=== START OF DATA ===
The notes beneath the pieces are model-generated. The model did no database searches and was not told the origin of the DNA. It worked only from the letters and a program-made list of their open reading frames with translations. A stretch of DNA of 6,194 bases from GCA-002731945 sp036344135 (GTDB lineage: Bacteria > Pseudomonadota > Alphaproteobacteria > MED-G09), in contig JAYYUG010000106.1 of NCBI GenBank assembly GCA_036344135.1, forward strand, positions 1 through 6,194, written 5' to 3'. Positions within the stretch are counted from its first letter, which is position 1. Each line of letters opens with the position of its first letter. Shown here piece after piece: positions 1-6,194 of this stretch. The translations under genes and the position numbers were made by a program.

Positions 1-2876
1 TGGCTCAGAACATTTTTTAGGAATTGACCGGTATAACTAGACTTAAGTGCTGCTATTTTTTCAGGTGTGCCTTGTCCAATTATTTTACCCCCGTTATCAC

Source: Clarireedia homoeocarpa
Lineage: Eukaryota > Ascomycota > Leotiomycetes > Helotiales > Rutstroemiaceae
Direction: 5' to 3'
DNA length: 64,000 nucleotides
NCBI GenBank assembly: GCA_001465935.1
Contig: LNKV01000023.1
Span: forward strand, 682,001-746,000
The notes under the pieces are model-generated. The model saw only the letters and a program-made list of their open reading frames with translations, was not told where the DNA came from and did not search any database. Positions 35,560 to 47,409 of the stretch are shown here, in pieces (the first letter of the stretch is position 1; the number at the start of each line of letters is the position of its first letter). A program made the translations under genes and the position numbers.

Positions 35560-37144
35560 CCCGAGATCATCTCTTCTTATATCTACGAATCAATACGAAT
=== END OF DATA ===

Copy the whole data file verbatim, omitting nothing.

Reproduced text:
The notes beneath the pieces are model-generated. The model did no database searches and was not told the origin of the DNA. It worked only from the letters and a program-made list of their open reading frames with translations. A stretch of DNA of 6,194 bases from GCA-002731945 sp036344135 (GTDB lineage: Bacteria > Pseudomonadota > Alphaproteobacteria > MED-G09), in contig JAYYUG010000106.1 of NCBI GenBank assembly GCA_036344135.1, forward strand, positions 1 through 6,194, written 5' to 3'. Positions within the stretch are counted from its first letter, which is position 1. Each line of letters opens with the position of its first letter. Shown here piece after piece: positions 1-6,194 of this stretch. The translations under genes and the position numbers were made by a program.

Positions 1-2876
1 TGGCTCAGAACATTTTTTAGGAATTGACCGGTATAACTAGACTTAAGTGCTGCTATTTTTTCAGGTGTGCCTTGTCCAATTATTTTACCCCCGTTATCAC

Source: Clarireedia homoeocarpa
Lineage: Eukaryota > Ascomycota > Leotiomycetes > Helotiales > Rutstroemiaceae
Direction: 5' to 3'
DNA length: 64,000 nucleotides
NCBI GenBank assembly: GCA_001465935.1
Contig: LNKV01000023.1
Span: forward strand, 682,001-746,000
The notes under the pieces are model-generated. The model saw only the letters and a program-made list of their open reading frames with translations, was not told where the DNA came from and did not search any database. Positions 35,560 to 47,409 of the stretch are shown here, in pieces (the first letter of the stretch is position 1; the number at the start of each line of letters is the position of its first letter). A program made the translations under genes and the position numbers.

Positions 35560-37144
35560 CCCGAGATCATCTCTTCTTATATCTACGAATCAATACGAAT